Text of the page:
May 2013

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« Preserving Your Harvest Part I: Freezing & Vacuum Sealers | Main | Snowberry Cherry Tomato Review »



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My mother-in-law for years canned jars and jars of food when she had a garden. My wife and I tried it too for a while. But it is quite a bit of work, it results in lots of heavy jars that need storage space, and it produces a product that is overcooked and doesn't have the characteristic of the fresh equivalent.

So for all these reasons, we gave it up. It's fun to try, but these days fresh is often available almost year-round, and most people (not us) find frozen a better substitute than canned.

By the way, I'm curious about the high-pressure canner because my wife recalls her mother canning green beans in the old days and she never had one of these contraptions. I suppose salt is the answer?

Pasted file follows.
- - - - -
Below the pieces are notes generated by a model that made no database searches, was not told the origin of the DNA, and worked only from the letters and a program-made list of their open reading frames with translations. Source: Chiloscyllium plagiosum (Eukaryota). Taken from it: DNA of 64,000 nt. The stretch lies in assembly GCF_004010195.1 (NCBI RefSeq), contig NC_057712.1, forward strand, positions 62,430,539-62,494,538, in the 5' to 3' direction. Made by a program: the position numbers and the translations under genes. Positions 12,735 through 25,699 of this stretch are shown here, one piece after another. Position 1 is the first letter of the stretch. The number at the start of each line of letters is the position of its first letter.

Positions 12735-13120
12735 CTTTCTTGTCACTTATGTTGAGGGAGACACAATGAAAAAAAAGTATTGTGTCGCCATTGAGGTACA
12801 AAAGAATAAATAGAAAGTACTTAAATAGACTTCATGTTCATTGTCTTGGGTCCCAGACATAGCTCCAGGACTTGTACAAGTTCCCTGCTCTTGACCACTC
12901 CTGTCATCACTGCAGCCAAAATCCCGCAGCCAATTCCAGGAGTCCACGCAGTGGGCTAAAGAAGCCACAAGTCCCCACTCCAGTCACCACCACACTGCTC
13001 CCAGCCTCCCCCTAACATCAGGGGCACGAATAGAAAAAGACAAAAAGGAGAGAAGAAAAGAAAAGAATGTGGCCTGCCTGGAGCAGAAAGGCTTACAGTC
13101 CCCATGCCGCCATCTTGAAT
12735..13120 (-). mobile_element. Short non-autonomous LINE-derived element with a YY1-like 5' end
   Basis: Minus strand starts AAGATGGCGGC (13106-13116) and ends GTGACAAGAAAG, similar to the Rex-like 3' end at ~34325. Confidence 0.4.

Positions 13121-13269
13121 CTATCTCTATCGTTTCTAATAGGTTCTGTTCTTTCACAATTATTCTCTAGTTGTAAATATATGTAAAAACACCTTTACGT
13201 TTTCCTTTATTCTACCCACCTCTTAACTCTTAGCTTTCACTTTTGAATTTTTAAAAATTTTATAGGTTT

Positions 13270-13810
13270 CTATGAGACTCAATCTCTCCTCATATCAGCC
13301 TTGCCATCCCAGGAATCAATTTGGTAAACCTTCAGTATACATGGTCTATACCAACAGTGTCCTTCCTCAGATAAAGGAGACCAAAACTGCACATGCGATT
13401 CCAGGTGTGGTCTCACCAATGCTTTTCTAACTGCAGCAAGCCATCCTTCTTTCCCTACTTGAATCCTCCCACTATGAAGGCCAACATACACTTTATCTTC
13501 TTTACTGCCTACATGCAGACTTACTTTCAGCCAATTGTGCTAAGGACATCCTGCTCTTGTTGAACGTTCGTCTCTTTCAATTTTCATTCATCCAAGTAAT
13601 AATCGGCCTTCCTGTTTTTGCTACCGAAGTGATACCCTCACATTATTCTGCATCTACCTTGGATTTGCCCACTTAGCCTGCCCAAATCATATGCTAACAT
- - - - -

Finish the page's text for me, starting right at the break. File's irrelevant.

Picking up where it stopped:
H. Mark Delman

Hi Steve:

When I freeze, I first cut the veggies up and then blanche them in boiling water. I then put them in a vacuum seal bag and uses a counter top sealer to create an air tight seal. I find the work involved in freezing to be about the same as canning.

Like you, I also generally prefer the taste of frozen veggies to canned. For example, canned green beans have a retro flavor that reminds me of what grandma served. That said, I do think canning is better than freezing in a few specific applications -- preserving tomatoes for tomato sauce, pickles, preserving fruit as jams/jellies. As a result, I do both canning and freezing depending on what I want to preserve.

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